Apologizing: Politeness Strategies

You’ve been accused of  offending someone. You have three choices:

  1. justify the act because you are willing to take responsibility because you feel the act is not bad;
  2. make excuses because the act is bad but you are not responsible;
  3. apologize because you are willing to take responsibility even though the act is bad

Apology Justification ExcuseThere are many possible motivations for an apology. It may be done out of pure empathy, as a way to deal with guilt and shame, to avoid abandonment, retaliation, or to mend one’s reputation. 

Offering an apology is often seen as a threatening act, a humiliating restriction of one’s freedom, or as a very painful experience. We might believe that the person who has been offended may subconsciously want to see us suffer as a part of their healing process. For that reason, I think that most of us tend to be evasive when it comes to the act of giving an apology.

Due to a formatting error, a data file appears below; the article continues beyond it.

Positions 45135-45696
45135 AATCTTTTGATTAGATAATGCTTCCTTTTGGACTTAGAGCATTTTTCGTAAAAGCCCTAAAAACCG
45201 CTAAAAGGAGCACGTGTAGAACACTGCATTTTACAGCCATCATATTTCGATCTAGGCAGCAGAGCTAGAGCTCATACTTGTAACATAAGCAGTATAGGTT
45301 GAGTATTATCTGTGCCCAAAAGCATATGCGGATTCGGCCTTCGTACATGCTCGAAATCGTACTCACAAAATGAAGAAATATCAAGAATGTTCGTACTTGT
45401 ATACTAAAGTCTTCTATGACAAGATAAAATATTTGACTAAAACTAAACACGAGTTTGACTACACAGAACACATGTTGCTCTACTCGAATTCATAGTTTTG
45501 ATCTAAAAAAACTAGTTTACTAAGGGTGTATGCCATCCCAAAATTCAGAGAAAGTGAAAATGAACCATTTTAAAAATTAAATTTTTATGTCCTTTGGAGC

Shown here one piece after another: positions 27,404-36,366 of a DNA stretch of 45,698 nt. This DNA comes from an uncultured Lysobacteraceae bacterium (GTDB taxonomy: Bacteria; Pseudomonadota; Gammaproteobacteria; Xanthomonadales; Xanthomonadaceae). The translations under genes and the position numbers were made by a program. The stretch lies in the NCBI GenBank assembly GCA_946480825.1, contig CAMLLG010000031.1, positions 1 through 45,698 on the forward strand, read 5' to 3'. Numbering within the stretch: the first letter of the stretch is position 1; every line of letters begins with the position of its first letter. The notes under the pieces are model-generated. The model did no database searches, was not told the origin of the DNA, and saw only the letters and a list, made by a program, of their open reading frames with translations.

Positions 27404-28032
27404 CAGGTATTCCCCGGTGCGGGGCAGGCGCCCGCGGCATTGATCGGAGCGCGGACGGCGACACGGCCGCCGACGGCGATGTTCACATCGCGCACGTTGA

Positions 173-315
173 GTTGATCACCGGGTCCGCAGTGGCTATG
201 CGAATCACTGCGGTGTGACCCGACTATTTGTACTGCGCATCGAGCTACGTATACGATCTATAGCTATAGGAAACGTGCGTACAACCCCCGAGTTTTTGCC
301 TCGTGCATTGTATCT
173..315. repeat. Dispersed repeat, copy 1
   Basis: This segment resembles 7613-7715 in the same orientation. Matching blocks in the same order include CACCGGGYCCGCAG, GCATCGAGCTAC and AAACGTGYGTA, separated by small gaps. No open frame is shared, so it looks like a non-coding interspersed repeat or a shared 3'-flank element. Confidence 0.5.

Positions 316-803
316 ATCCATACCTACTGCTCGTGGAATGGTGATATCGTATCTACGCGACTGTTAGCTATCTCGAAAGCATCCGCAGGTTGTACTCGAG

An apology is not an assault on your reputation or personal freedom. After all the offence has already damaged the offended parties opinion of you or may even place restrictions on your freedom of choice, and its effect will be even greater if no apology is given.

Therefore, let me urge you view an apology as a substantive way to restore your reputation.

Researchers agree that regardless of one’s culture, the goal of an apology is to restore and maintain relationships by expressing responsibility. Researchers in a field called cross-cultural pragmatics have found that in most English-speaking cultures, the emphasis is on expressing regret, which does not link the person directly with the offensive act. For Russian speakers and most other Slavic languages, an apology is a verbal expression of guilt.

I’d like to take a look at three politeness strategies that can go with an apology.

  1. offers of repair (I’ll remove the damage) – Offers of repair seek to restore harmony by going beyond a simple verbal expression;
  2. promises not to re-offend (I’ll take responsibility for future actions) – Promises not to re-offend show a desire to keep the relationship on a smooth path;
  3. expression of concern (I’m responsible for how you have been affected).

All three politeness strategies link the offender to the offensive act.